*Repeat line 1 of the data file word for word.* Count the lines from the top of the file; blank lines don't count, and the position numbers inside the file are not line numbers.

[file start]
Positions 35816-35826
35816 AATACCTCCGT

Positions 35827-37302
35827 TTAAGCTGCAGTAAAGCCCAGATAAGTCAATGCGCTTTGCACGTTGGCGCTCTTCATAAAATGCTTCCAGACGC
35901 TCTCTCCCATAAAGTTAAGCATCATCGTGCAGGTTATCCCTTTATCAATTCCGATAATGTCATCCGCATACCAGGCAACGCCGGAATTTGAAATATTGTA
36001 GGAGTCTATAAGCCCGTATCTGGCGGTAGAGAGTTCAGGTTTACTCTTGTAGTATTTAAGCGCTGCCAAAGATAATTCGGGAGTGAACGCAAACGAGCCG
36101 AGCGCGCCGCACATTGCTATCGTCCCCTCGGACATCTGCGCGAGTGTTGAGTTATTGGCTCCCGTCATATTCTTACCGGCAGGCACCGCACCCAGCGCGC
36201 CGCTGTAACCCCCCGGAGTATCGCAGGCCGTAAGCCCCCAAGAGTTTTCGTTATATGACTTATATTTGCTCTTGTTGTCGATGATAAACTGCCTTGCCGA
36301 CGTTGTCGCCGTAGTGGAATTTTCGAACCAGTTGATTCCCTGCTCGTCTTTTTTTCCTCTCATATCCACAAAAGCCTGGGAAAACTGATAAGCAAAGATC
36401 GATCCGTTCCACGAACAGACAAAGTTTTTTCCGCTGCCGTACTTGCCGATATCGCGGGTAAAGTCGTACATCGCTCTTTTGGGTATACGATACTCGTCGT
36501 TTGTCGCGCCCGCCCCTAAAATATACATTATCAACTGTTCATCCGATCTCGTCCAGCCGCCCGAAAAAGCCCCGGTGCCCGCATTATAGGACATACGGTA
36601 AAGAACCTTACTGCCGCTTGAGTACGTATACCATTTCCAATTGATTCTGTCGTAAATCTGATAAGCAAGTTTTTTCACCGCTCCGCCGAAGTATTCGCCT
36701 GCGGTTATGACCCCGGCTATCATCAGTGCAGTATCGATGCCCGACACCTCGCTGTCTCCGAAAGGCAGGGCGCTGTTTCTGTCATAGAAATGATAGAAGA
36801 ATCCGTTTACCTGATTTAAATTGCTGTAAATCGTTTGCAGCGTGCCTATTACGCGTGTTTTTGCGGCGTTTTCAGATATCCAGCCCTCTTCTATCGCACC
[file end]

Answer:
Positions 35816-35826